Yes, that's right NIKON finally came to NAB! The booth was not as large as Canon, the crowds not as intense, but it's a start. As a Canon DSLR shooter for 35 years, I hope their new cameras are great - why? Because competition makes for better products for everyone. And I mean that. To Nikon - good luck and hopefully see you there every year from now on.


The little camera that could keeps on chuggin' along with new products and upgrades. The booth as insanely crowded. As a Go Pro user, I have asking to have a flatter output algorithm so we can match the Go Pro footage to other cameras. Finally this June you will be able to download Protune and Cineform Studio for free! That's right, free. I'm sure I was not the only one asking for this. With Protune, you get an increase from 13 megabits to 35 and a much flatter image for clips. With Cineform, you can easily apply a LUT that brings back the punch without the contrast and convert the Go Pro footage into a more editable format for your system. Plus preset looks. Can't wait to try it out when it's available. The demos were very impressive.

Also from Go Pro is the new Wi-Fi BacPak and Remote Control Kit. This explanation from GoPro: The Wi-Fi BacPac attaches to the HD HERO2 camera to enable long range remote control via the Wi-Fi Remote, smartphone or tablet running a free GoPro app. Waterproof and durable, the Wi-Fi Remote enables complete control of multiple HD HERO2 cameras at a time. When paired with the Wi-Fi BacPac, the HD HERO2 also supports live preview, viewable from your smartphone or tablet via the GoPro App.

The GoPro is now being seen as a viable second or third camera on a shoot and not just an novelty action-camera. You guys keep rocking and keep changing our world.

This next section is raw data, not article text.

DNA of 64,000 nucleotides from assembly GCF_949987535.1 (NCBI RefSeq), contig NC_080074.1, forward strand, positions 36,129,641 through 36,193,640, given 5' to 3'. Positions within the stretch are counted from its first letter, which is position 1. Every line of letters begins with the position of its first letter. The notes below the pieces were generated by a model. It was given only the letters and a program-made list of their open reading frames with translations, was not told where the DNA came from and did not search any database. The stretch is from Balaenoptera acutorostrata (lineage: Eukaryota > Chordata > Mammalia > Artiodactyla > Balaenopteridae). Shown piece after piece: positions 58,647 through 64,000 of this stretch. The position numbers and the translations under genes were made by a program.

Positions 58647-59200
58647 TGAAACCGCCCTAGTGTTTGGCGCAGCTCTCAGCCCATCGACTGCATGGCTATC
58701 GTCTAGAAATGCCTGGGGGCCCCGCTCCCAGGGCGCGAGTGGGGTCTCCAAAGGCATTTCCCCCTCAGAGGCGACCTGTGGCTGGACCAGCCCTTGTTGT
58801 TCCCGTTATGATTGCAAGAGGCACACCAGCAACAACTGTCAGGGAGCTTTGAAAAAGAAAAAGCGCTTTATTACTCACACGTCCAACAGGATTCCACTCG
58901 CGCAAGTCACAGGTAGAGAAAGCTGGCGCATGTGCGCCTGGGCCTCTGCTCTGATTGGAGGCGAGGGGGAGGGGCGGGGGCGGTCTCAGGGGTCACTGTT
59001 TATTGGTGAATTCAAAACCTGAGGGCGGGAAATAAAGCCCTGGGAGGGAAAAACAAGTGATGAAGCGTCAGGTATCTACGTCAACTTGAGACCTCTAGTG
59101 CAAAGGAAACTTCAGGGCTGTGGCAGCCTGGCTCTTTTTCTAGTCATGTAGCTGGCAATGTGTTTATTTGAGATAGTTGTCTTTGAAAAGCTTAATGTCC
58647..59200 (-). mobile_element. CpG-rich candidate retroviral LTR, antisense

Tired of those pesky helicopter charges on your credit card, but still need aerials? PhotoHigher, a small company from New Zealand has the answer with a remote controlled good sized photo/video helicopter type rig.

These are cost effective aerial rigs where piloted options may be too expensive or operational risks too high. I want one.


My buddy Dan Chung from DSLR NewsShooter caught up to me at the Red Rock Micro booth to show me a working prototype of a zoom controller for DSLRs called HandiZoom. WOW. Something so small that could have a large impact for DSLR video shooters. But wait, there's more....

Not only does it have a ZOOM-TOGGLE, it also controls the camera functions all in your fingertips just like a...dare I say, video camera! But wait, there's about a real built-in remote control connection that is compatible with 3rd party LANC protocol remote zoom control devices. This allows for zoom and start/stop control functionality from any compatible LANC remote control device.

I really thought this was innovative and a game changer for ease of using DSLR's to shoot video.

Let's see: Canon 5D Mark 3 can monitor and control audio, Zacuto Viewfinder and HandiZoom - pretty good combo and workable.